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Rep. Cathy McMorris, R-Washington,
Salmon Response

by Idaho Statesman Questionnaire
The Idaho Statesman, August 7, 2005

U.S. Representative from Washington Cathy McMorris, Republican

1. Do you support U.S. District Judge James Redden's recent decision to overturn the Bush administration's biological opinion for salmon?

One of my top priorities in Congress is job creation and economic growth. I believe that Judge Redden's ruling is an unfortunate and unbalanced decision that will stifle commerce and cost jobs. We need to find a more balanced approach that preserves our environment while making sure that our river system is able to be used for transportation and recreation.

2. In your view, what are the merits of - or shortcomings within - the Bush recovery plan?

The administration's recovery plan helps promote fish recovery while still maintaining dams that are vital to our economy. The plan recognizes the success of any recovery effort will be based upon a plan that respects a citizen's right to use his or her property.

According to the National Oceanic and Atmospheric Administration, from 2000 to 2004, the number of all listed stocks in the Snake River increased. Last fall, almost 15,000 Snake River fall Chinook returned past the dams - over 300 percent more than the 3,600 that returned in 2000. Last year, for the fourth straight year, the number of Upper Columbia Steelhead that returned has been more than double the 7,796 that returned in 2000.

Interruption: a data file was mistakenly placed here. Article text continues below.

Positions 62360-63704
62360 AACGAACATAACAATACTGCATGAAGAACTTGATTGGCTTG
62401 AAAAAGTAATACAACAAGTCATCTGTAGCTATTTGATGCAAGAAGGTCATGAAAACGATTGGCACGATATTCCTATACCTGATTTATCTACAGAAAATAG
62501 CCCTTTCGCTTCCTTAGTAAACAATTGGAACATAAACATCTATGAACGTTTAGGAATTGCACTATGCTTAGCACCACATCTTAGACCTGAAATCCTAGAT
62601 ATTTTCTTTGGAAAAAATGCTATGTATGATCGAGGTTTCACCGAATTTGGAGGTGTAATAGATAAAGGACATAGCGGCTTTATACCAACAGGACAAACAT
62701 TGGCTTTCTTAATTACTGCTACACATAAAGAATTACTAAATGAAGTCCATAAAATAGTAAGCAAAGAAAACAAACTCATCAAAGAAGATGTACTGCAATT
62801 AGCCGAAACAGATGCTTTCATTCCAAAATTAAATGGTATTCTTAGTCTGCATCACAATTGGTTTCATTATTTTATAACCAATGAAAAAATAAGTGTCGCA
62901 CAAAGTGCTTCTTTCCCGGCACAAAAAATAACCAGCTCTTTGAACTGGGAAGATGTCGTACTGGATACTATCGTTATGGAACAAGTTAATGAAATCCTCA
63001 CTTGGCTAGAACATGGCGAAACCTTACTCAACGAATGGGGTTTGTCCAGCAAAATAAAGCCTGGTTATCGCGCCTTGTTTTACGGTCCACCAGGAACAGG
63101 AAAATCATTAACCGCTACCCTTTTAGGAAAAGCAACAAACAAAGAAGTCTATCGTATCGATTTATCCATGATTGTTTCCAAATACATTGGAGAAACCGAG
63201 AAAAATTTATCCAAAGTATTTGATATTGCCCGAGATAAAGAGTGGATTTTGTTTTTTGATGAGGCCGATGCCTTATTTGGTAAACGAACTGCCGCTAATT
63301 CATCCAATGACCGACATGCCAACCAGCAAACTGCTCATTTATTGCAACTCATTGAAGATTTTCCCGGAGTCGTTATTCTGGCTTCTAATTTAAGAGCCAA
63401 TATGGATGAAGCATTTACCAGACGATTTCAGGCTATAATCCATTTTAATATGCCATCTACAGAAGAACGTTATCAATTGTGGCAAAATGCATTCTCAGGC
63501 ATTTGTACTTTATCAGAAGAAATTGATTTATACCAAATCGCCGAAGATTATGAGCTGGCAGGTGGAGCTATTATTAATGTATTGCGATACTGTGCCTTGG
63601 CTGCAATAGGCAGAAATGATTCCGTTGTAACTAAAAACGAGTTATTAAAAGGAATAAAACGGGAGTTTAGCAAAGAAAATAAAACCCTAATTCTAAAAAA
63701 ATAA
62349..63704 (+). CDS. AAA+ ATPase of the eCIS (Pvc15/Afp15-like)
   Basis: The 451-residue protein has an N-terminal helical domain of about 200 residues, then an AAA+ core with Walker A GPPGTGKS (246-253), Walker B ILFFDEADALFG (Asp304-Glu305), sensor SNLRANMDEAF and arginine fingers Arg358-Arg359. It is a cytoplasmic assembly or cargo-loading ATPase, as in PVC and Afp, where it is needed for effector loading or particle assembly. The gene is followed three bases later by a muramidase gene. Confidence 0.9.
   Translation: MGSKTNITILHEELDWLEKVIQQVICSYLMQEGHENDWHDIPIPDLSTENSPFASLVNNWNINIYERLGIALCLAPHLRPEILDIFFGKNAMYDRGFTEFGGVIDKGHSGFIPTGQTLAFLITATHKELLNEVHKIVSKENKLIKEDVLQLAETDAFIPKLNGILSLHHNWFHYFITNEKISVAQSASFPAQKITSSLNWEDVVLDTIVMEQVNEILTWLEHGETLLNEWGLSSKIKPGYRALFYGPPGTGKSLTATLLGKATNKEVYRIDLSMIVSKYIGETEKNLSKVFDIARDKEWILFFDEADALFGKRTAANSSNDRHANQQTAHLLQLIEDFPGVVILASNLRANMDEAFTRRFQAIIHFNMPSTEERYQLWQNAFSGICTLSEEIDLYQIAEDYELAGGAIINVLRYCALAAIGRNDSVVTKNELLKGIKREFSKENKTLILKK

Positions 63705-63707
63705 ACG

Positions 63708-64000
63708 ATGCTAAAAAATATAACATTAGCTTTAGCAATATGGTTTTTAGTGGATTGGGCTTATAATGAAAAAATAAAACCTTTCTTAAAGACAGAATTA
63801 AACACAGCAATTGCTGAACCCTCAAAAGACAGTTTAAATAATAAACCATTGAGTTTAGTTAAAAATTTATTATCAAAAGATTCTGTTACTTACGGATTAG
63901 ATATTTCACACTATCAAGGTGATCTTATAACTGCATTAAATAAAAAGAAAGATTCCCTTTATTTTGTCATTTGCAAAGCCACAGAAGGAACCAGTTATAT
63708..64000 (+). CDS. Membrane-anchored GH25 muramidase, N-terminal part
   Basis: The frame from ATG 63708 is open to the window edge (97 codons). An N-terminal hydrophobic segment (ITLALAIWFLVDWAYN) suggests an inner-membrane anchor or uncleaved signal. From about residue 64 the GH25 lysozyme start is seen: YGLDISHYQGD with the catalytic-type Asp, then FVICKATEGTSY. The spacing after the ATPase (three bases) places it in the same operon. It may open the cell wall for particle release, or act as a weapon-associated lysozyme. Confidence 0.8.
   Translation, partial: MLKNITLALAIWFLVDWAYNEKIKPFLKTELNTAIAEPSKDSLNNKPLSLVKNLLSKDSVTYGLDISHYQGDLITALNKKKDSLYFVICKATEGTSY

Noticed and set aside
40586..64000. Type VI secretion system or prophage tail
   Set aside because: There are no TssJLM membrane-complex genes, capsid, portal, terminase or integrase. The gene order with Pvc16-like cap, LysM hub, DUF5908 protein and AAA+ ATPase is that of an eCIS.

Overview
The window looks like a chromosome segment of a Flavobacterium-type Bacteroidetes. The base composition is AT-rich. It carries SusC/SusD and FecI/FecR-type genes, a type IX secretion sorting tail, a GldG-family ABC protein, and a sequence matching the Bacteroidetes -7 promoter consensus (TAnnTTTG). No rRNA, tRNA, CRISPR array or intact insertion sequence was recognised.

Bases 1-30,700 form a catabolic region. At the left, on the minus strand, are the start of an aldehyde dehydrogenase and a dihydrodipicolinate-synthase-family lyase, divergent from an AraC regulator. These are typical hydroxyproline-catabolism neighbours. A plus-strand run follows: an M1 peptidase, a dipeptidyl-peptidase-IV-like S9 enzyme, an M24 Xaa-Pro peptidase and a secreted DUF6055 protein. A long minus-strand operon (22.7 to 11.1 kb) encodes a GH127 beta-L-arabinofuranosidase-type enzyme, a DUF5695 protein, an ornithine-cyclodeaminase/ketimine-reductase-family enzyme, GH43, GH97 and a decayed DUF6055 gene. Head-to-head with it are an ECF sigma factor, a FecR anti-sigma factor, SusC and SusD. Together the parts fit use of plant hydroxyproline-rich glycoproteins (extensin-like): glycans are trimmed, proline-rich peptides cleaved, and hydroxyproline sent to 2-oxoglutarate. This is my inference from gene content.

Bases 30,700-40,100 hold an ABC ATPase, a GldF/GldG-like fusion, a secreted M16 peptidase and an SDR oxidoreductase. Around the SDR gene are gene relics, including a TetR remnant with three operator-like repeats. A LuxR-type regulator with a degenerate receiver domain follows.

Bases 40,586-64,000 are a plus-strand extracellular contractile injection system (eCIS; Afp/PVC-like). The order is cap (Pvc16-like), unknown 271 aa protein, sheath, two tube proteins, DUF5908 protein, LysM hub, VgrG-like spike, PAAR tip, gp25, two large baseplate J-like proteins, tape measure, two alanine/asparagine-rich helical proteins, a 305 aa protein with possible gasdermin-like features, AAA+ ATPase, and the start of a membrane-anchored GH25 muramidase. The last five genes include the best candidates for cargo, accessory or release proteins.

3. In your view, what are the merits - or drawbacks - of spilling water from the lower Snake River dams and McNary Dam to aid fish migration?

Questions still exist as to the benefits and detriments of spills and they should be rigorously studied before any additional spills are undertaken. We should be retaining more fresh water, not less.

4. Should additional water from Idaho be used to speed up the flow of water in the Columbia/Snake river system to aid fish migration, as some fish advocates have suggested? Why or why not?

We should further examine the impacts of using additional water spills before actions are taken to assist with fish migration. We are however becoming increasingly aware that some fish, particularly steelhead may not be returning to the ocean, but instead utilizing the deep pools behind the dam as a substitute for their journey and completion of their life cycle.

5. Should Congress eliminate funding for the Fish Passage Center?

Costs for fish mitigation continue to rise in the Northwest and new cost pressures require that the region look for ways to maximize efficiencies and minimize redundancies. I believe that the Fish Passage Center (FPS) is no longer necessary and that its functions overlap with similar efforts that take place at the University of Washington. Moving the FPC to University of Washington presents an opportunity to lower costs while achieving superior performance in salmon data collection and dissemination.

6. Most fisheries biologists say breaching the lower Snake River dams gives Idaho salmon their best - and possibly only - shot at recovery. Yet at this time, no prominent elected official in the Northwest advocates breaching. What are your concerns about breaching, and do you believe there is any way to mitigate those concerns?